HBS asks for your resume and two letters of recommendation. You’ll also provide academic transcripts and test scores, and fill their online application with details of your background and accomplishments. So then they ask ‘What more would you like us to know as we consider your candidacy for the Harvard Business School MBA Program?’
Where do you start? What should you include? And when should you stop, bearing in mind this single essay has no word limit but you know they are not looking for a 7-page odyssey? Your challenge is to say more with less.
Harvard is not alone in requiring fewer and shorter essays from MBA applicants. Across several schools, this year has seen a continuing trend of reductions in word limits and essay questions, leaving increasingly confined space for you to communicate your strengths, potential and values to the reader. MIT no longer require an essay: applicants are asked to simply submit a cover letter, and can choose to submit an optional, open topic essay. INSEAD has dropped their cultural diversity essay in favor of their new video component.
Not all schools have hopped onto the ‘less in more’ bandwagon. Wharton, for example, actually added an essay question to their application this year. But, such actions are increasingly the exception, rather than the rule. Columbia Business School has also been a touch kinder; instead of enforcing lower word limits, they are now providing minimum and maximums (100 – 750, 100 – 500 and 100 – 250 for their three essays). This subtler approach allows some scope for the more wordy among us, but also reminds us that powerful points can, and sometimes should, be made more succinctly.
Here are three tips to tackle the ever-dwindling space in MBA applications:
1. Start with strategy — From blue oceans to five forces, in business school you’ll learn all about strategic models that help businesses analyze opportunities and chart their best course of action. Your MBA application isn’t so different. Begin with a basic, and brutally honest, assessment of your strengths and weaknesses, gathering input from friends and colleagues if you can. Narrow the list down to the most relevant 2 – 3 key strengths, experiences and / or attributes to highlight in each school application, and 1 – 2 greatest weaknesses the admissions committee might perceive and how you can proactively address them.
2. Build a narrative – Once you know what you want to say, you must next identify how you want to say it. Remember that showing is always more powerful than telling. I can tell the admissions committee that I’m smart, but showing it through a strong GMAT and previous grades carries a lot more weight. You’ll need to think of examples that show the unique strengths and attributes you identified in your first steps, and also the results of those strengths and attributes. Then thoroughly review all parts of the application for each school to which you are applying, and map out which items / stories best fit where. Remember that your essays are only one aspect of your overall application, they work in conjunction with your recommendations, transcripts, test scores, resume and all other components that the school may require. Make sure you connect all the dots, so that when viewed together, the application as whole, if not a single essay, tells the complete story you want to communicate.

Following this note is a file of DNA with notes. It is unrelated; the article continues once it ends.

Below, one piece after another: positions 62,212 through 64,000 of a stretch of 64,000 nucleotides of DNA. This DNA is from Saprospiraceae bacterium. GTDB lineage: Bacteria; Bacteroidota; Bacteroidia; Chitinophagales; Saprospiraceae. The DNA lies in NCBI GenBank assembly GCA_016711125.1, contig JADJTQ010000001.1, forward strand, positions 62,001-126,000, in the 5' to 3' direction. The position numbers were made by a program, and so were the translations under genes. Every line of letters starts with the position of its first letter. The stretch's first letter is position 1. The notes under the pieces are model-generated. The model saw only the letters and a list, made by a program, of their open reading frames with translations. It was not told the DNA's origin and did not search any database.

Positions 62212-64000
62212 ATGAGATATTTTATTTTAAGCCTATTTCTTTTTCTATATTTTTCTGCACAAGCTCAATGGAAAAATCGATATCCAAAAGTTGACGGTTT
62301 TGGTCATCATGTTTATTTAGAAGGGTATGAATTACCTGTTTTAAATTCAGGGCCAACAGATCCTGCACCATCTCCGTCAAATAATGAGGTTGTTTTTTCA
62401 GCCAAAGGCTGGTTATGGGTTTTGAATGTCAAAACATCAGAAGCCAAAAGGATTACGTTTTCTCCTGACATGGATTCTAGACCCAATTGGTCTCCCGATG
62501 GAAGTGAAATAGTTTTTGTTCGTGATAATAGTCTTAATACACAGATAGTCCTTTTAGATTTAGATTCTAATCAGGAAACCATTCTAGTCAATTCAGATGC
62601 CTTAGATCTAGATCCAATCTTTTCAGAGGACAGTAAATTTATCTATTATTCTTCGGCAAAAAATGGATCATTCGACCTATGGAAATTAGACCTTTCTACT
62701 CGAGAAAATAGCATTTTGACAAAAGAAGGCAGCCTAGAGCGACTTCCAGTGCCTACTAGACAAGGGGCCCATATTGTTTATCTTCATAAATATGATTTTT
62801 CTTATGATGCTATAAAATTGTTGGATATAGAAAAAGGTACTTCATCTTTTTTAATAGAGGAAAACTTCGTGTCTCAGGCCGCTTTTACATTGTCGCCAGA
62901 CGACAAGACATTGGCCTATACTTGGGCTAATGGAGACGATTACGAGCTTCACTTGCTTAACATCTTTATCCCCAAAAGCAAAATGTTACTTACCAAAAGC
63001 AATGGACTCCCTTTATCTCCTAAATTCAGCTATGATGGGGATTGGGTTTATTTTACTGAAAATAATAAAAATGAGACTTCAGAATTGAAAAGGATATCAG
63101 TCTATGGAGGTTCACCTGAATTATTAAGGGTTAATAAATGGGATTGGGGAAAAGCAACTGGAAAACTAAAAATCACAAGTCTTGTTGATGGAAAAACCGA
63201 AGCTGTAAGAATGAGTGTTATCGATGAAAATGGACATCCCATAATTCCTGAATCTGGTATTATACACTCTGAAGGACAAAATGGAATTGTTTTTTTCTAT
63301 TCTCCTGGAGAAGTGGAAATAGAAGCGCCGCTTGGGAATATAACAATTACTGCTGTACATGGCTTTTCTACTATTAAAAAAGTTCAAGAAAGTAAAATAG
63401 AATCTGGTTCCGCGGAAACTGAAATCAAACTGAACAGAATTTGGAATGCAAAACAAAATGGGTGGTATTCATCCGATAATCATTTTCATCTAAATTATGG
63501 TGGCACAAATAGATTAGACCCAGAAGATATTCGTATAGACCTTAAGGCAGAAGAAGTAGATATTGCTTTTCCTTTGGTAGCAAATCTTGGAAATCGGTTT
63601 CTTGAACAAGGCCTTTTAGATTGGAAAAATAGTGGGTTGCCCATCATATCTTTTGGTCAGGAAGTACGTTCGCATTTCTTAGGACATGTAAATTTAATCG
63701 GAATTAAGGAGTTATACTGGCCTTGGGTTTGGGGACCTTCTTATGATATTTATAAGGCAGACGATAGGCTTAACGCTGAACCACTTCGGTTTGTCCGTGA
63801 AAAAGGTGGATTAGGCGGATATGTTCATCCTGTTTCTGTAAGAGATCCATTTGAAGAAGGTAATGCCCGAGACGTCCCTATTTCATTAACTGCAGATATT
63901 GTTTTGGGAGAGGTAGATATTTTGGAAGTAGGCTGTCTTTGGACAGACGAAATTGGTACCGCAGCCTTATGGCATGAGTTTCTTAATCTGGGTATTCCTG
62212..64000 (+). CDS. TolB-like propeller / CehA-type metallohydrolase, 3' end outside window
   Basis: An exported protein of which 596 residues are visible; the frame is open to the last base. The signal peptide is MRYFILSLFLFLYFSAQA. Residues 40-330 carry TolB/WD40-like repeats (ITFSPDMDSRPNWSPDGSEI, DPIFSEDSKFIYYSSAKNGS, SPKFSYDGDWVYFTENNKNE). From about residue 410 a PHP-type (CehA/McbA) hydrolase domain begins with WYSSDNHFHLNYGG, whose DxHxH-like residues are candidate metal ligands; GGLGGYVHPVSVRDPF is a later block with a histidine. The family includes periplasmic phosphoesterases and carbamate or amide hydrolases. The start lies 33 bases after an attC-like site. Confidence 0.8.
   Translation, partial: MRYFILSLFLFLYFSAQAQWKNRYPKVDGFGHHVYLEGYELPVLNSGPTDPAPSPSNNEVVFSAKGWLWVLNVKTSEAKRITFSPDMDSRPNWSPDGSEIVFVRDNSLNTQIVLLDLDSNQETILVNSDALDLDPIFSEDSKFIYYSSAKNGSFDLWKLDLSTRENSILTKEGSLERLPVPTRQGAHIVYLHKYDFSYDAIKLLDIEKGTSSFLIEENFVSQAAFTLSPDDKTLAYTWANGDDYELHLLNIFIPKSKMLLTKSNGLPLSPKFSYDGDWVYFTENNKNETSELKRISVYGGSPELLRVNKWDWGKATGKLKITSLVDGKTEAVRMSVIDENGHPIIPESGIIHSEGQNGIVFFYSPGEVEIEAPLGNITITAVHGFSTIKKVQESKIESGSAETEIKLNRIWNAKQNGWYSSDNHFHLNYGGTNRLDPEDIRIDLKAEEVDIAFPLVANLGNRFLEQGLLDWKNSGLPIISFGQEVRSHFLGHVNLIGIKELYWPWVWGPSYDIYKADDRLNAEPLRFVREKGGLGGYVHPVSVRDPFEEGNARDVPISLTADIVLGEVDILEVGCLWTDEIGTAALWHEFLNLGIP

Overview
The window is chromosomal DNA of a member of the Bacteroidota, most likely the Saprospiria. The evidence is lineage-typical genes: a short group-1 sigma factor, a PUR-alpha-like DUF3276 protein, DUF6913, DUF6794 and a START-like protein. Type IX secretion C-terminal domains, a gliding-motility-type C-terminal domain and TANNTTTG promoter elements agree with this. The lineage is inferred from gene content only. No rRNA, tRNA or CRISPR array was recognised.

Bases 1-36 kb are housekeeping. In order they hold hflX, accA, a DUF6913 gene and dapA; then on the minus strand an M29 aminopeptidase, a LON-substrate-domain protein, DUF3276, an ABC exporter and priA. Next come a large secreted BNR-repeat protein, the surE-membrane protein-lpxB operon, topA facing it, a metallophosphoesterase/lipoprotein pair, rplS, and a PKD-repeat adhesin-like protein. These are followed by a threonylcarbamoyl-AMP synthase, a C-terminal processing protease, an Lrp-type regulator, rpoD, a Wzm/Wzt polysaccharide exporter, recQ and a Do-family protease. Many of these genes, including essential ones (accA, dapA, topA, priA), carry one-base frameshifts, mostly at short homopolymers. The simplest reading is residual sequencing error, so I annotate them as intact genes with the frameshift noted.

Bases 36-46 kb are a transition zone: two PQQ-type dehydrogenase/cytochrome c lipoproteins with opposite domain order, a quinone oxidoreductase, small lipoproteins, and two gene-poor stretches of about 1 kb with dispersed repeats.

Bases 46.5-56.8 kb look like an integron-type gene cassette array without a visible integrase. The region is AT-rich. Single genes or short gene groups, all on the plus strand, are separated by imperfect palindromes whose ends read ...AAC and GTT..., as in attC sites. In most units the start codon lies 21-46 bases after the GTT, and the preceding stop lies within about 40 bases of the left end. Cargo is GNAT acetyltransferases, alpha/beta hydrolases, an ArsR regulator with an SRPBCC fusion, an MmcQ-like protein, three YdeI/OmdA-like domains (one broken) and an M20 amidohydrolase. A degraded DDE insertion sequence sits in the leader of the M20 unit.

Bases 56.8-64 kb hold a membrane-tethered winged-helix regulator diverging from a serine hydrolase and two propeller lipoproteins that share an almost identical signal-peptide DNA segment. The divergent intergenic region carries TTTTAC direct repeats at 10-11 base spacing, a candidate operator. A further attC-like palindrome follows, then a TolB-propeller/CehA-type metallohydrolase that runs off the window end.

3. Edit – I have a writing program on my computer called Day One. Each day it either prompts me with a subject about which to write (What is your earliest memory? Where did you first live on your own?) or it provides a pep-talky line or two to nudge me towards writing. A few months ago, the line that popped up said, “Quality can be distilled later by editing”. I took a photo of it that has been the background image on my computer ever since. If you’re a perfectionist (and, let’s face it, many of us b-school types are), this can be especially difficult. Just start by getting some words down. Don’t be intimated by the topic, discouraged by the quality of your initial writing, or confined by the word limits. Exhaust the subject. Then get out your box of red pens. Read, edit, repeat. As many times as you need to. There is a reason that the phrase “to write is to edit” has become a truism for writers world-wide. Like a painter who pencil sketches on paper before putting color to canvas, writing is just the preparation. The real work, and the art, is in the editing.
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By Cassandra Pittman. Cassandra is an Expert Coach at MBA admissions coaching firm Fortuna Admissions and an Executive-in-Residence at London Business School. She holds an MBA from Columbia Business School, and has worked in Admissions at both INSEAD and London Business School. Fortuna is composed of former directors and associate directors of admissions at many of the world’s best business schools.